Solar-driven semiconductor-catalyzed photocatalytic water splitting is an important and eco-friendly chemical technique for the production of clean hydrogen fuel. However, a cost-effective, efficient photocatalyst with perfect photon-to-hydrogen molecule conversion remains elusive. Novel, noble-metal-free hybrid nanostructures comprising perovskite (Ba5Nb4O15)-MoS2 ultrathin nanosheets on CdS nanorods, with efficient photo-charge separation and migration capability for efficient solar-driven hydrogen production are designed. The nano-hybrid structures display a high hydrogen production rate of 147 mmol·g–1·h–1 in the presence of lactic acid as a sacrificial electron donor under simulated solar irradiation; this value is much higher than those of the CdS/MoS2 (124 mmol·g–1·h–1) and CdS/Ba5Nb4O15 (18 mmol·g–1·h–1) nanostructures and that of the expensive CdS/Pt benchmark catalyst (34.98 mmol·g–1·h–1). The apparent quantum yield at 425 nm reaches to 28.2% in 5 h. Furthermore, the rate of solar-driven hydrogen evolution in the presence of the ultrathin perovskite Ba5Nb4O15/MoS2 nanohybrid on the CdS nanorods is much faster than that of several noble-metal-free co-catalyst-modified CdS nanostructures reported earlier. UV–Vis absorption, photoluminescence, photocurrent, and impedance analyses of CdS@Ba5Nb4O15/MoS2 reveal that the high photocatalytic hydrogen evolution rate may due to the comparatively higher solar light-harvesting capacity and efficient charge separation and migration, which reduces the recombination rate. We anticipate that the presented design strategy for the development of noble metal-free catalysts combining perovskite and semiconductor nanostructures stimulate the development of diverse non-precious robust solar light-harvesting noble-metal-free materials for water splitting to satisfy the growing global energy demand.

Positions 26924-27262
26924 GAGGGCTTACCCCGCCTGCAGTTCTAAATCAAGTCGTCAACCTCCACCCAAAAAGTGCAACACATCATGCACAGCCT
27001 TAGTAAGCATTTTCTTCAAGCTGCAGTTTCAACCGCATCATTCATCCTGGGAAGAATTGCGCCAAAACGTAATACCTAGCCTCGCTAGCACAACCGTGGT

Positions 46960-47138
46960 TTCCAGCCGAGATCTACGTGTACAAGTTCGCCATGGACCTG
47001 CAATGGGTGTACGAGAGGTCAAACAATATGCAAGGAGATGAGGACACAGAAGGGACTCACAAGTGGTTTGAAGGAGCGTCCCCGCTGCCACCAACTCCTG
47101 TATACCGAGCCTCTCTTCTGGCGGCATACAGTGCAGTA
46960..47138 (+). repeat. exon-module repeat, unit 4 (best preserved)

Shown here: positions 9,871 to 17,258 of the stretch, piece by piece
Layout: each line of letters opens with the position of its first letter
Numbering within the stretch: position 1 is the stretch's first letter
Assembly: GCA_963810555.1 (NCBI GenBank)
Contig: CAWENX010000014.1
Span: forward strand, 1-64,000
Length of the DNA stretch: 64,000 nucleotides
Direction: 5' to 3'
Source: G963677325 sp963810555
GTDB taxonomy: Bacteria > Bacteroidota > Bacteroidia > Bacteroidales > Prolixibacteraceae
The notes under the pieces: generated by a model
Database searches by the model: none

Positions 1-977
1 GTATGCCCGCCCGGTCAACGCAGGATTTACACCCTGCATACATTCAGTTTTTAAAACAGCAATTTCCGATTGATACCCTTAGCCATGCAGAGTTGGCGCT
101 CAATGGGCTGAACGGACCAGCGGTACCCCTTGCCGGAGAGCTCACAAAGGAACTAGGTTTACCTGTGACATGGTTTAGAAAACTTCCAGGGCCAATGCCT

Bibliographical noteFunding Information:
This work was financially supported by the National Research Foundation of Korea (NRF) grants funded by the Korean government (MSIP) (2014R1A4A1001690 and 2016R1E1A1A01941978). This research was also supported in part by the Max Planck POSTECH/KOREA Research Initiative Program [Grant No. 2016 K1A4A4A01922028] through the MEST's NRF funding.
© 2017 Elsevier Inc.
All Science Journal Classification (ASJC) codes
- Physical and Theoretical Chemistry